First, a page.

Historic PBS listing of cannabis for Dravet syndrome

Epidyolex (cannabidiol, CBD) has been added to the Pharmaceutical Benefits Scheme (PBS) for the treatment of Dravet syndrome, a rare and drug-resistant form of epilepsy. The addition is reported to be the first medicinal cannabis product to be funded by the PBS, bringing the medicinal cannabis industry a huge step forward to becoming more affordable and accessible to Australian patients.

Aside from subsidised treatment, over the last two years, a 15-fold increase in cannabis use has been described in FreshLeaf Analytics’ H1 2021 report.

Manufactured by UK pharmaceutical company GW Pharmaceuticals, Epidyolex is a CBD product for children suffering from rare forms of epilepsy, such as Dravet syndrome and Lennox–Gastaut syndrome, which are resistant to conventional medications. The treatment will be subsidised only for sufferers of Dravet syndrome.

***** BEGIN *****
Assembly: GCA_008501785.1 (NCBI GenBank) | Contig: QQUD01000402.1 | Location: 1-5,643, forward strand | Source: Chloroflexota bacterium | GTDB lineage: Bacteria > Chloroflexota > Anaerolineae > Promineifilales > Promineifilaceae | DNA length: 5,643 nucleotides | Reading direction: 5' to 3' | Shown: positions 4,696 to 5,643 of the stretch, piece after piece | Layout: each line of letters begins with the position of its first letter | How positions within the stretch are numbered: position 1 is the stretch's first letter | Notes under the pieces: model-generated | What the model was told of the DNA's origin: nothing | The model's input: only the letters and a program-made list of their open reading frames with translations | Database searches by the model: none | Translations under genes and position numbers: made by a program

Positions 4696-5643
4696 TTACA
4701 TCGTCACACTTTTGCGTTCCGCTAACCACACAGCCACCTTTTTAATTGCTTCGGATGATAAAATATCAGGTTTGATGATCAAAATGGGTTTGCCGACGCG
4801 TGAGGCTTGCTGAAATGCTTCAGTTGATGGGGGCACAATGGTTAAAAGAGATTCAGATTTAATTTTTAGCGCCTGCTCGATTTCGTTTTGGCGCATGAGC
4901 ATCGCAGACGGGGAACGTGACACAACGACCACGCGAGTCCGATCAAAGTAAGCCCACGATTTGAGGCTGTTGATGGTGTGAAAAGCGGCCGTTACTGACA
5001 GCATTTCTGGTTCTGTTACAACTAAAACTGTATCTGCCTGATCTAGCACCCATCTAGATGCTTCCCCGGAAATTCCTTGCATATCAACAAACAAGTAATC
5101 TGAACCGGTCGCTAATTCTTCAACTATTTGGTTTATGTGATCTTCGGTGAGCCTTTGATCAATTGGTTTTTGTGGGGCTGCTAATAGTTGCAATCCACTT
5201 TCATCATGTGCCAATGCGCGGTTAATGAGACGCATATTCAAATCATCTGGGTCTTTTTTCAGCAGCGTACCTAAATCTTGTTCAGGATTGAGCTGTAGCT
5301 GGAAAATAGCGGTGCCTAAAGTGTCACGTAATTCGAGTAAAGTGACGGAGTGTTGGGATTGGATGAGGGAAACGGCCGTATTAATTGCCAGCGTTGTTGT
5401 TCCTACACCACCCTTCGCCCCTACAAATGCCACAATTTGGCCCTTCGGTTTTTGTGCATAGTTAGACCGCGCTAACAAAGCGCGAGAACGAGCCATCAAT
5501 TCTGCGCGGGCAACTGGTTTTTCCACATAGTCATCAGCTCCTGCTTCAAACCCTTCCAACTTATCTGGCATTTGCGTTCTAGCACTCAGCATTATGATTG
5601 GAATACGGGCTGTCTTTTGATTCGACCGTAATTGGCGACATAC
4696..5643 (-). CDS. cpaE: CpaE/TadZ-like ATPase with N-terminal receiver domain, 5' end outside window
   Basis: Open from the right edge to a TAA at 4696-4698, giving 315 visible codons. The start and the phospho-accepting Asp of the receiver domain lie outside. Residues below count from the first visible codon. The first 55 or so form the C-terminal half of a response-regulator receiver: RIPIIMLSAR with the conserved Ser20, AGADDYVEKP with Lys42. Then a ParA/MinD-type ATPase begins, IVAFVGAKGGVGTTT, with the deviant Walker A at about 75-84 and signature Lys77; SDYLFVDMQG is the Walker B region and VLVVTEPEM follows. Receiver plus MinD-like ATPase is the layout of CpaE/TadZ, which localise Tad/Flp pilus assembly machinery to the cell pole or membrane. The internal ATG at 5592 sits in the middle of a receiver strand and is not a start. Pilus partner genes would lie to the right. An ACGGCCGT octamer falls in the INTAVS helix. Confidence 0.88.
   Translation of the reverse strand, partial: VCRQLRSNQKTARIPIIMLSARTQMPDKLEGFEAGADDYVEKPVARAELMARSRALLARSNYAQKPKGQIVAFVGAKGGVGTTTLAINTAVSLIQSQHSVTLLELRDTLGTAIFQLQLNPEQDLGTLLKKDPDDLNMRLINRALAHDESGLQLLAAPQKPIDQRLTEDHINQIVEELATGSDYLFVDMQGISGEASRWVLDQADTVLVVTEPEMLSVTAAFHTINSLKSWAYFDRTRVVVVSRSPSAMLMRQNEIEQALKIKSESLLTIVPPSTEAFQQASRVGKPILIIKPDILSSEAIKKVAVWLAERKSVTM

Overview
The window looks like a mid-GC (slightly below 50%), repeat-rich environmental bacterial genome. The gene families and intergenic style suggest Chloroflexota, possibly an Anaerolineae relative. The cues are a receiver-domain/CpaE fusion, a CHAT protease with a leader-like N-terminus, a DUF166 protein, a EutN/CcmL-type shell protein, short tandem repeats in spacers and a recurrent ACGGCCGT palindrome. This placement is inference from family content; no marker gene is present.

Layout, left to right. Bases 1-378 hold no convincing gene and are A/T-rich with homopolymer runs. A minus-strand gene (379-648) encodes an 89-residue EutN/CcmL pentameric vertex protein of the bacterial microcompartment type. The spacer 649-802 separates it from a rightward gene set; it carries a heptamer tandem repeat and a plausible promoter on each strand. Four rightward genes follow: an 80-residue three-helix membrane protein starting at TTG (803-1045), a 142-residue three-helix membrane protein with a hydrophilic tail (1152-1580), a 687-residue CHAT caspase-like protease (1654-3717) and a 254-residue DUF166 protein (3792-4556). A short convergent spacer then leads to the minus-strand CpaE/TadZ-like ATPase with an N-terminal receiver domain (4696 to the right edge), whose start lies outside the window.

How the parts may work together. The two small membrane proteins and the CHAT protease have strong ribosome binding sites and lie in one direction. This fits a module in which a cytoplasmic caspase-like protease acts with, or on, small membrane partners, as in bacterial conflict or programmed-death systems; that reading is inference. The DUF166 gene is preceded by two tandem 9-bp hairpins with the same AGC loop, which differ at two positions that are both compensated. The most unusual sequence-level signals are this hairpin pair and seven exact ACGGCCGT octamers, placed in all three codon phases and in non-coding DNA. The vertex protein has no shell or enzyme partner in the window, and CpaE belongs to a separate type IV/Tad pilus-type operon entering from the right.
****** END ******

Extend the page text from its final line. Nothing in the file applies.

CA Clinics embraces the addition, noting that the PBS listing is estimated to benefit 116 patients per year in Australia. According to FreshLeaf Analytics, patients (of all conditions) spend an average of $359 a month on medicinal cannabis. Patients would usually pay more than $24,000 a year for Epidyolex, but will now pay $41.30 per script or $6.60 with a concession card.

“This is a huge jump for Australia’s medicinal cannabis industry,” said Dr Mark Hardy, Medical Director and Addiction Specialist at CA Clinics. “As an Authorised Prescriber, my role is limited in what I can do for patients who cannot afford these treatments. Where indicated, I must currently direct them to other PBS-listed products, some of which have already been tried without success or carry unacceptable side effects.

“I hope this creates an environment in which more medicinal cannabis products could be considered for financial support by the Australian Government, and in turn open accessibility to a greater cohort of patients.”

CA Clinics Managing Director Cassandra Hunt said, “The availability of Epidyolex on the PBS is great news for sufferers of Dravet syndrome, and sets a precedent for more affordable patient access to future medicinal cannabis products registered in the Australian Register of Therapeutic Goods.”

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